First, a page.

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Homegrown hurdler rediscovers passion with MSU Denver track team

Maya Ries is back on track in both her sport and personal life, breaking records for the Roadrunners.

DENVER — Track and field star Maya Ries has worked really hard at jumping over hurdles, but the Denver East High School alum’s road to the MSU Denver campus was anything but straight.

Division I scholarship offers disappeared after Ries tore her ACL twice in high school. She couldn’t even join the Division II team at the University of Colorado-Colorado Springs because of her grades.

She then found herself in two unhealthy relationships, one of them abusive, which lead to Ries losing 20 pounds because she didn’t want to eat. There aren’t many places darker than that.

Six years passed and then: "During COVID, I think I realized I wanted to go back to school but I didn’t just want to go back to school," Ries said. "I also wanted to run track and so that’s how I’m here today."

So how scary is that for someone who’s ran track her whole life, who’s on the cusp of going to a Division I school and then all the sudden you just let go of that passion?

Credit: KUSA Sports

"It was very difficult for me," she said. "The injuries affected me a lot more than I realized at the time. So I think it was a lot of pressure on me with my ACL and not being treated well at UCCS, that I thought I didn’t wanna run track anymore. Like I felt going to practice was a burden on me."

On top of that pressure, she was dealing with an abusive relationship.

"Getting out of it was very hard for me but I decided to love myself and move forward with my life and not be in a situation that could definitely endanger my life," she explained.

Ries ended the relationship and from there, she learned how to deal with her pain.

"Now it’s not as bad as in the past, but like when I have my days when I’m down, I’m really down but I know how to control that now other than just going back to my bad habits like not eating or feeling like defeating myself," Ries said.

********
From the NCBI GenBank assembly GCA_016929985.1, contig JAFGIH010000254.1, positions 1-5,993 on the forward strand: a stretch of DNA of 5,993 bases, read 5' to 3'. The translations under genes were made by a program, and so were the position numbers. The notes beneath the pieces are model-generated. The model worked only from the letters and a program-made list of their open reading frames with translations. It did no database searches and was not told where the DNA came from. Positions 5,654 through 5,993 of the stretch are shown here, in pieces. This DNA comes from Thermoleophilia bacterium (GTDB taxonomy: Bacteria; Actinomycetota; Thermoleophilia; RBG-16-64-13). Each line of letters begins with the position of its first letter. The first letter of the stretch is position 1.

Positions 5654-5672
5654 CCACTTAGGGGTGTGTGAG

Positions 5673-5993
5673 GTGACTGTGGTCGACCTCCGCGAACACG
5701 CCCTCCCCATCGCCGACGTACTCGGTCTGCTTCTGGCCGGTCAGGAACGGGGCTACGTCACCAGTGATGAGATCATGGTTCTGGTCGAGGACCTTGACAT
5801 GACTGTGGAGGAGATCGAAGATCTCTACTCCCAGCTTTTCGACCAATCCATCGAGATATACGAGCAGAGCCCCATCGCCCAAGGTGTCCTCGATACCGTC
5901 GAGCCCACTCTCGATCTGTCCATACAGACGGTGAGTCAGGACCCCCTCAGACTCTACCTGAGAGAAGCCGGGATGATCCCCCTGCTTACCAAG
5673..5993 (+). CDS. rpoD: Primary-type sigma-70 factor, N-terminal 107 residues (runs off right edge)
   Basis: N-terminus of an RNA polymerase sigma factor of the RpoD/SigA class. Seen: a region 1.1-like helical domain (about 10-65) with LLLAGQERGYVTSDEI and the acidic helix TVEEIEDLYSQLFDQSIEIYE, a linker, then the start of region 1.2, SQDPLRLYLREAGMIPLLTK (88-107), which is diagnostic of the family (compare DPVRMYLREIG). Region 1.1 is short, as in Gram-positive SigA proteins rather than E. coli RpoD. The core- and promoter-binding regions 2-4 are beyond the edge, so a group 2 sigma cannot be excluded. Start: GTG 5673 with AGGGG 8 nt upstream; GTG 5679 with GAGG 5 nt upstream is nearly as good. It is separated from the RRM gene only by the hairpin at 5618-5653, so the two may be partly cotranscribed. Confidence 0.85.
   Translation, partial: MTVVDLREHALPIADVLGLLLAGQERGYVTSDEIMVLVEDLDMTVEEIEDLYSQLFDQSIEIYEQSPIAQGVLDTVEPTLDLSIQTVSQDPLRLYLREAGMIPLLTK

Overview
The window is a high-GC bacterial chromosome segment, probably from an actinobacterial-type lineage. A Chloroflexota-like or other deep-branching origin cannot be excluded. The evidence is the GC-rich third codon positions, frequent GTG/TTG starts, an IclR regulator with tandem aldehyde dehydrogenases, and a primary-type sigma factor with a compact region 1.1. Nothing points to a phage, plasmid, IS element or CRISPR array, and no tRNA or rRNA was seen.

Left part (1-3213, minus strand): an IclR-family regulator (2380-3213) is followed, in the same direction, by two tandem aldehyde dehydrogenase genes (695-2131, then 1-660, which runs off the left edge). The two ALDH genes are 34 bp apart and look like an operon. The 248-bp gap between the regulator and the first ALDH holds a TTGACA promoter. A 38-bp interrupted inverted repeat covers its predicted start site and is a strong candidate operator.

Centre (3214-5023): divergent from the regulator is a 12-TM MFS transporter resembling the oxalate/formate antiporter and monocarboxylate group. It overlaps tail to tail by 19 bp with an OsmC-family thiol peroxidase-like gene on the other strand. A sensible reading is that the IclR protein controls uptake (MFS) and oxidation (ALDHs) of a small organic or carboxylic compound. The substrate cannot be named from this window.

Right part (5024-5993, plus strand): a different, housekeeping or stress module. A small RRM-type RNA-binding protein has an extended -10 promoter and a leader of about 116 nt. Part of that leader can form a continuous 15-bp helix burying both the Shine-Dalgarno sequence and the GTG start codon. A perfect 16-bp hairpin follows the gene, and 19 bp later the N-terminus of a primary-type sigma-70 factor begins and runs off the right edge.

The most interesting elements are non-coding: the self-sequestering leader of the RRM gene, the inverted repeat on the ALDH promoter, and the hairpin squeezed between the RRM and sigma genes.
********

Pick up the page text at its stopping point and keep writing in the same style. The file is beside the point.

And now as a star hurdler with the Roadrunners, there’s no better feeling.

Credit: KUSA Sports

"Being around my friends and meeting all these new people, it definitely makes the whole environment a lot better," she said. "And it made me go back to who I was before everything happened. I’m so happy for that. All of my friends here, I wouldn’t say they’re teammates, they’re like my friends."

Ries, who is just a sophomore, has already broken the school’s indoor hurdling record eight times and has run the 15th fastest times in program history. The accolades are great, but head track and field coach Janis Christopher goes back to the bonds she’s made in downtown Denver.

"I just love seeing her with her friends," Christopher said. "They’re silly. They laugh, smile, and play around a lot. I think Maya initially came across as a very serious person but one of the things that I really love about her is her smile and her laugh. It’s infectious. Everyone around her is smiling and laughing whenever she’s with them."

Ries says the word she would pick to describe where she was in that dark space to where she is now in this happy space is 'determined.'

"I was determined to get out of the space that I was in and I was determined to do better for myself and just have a better life for me overall," she explained. "Whether it would have been me not running track or something like that. But I was determined to be a better person for me."

A first-place finish, for one really determined hurdler.

Credit: KUSA Sports



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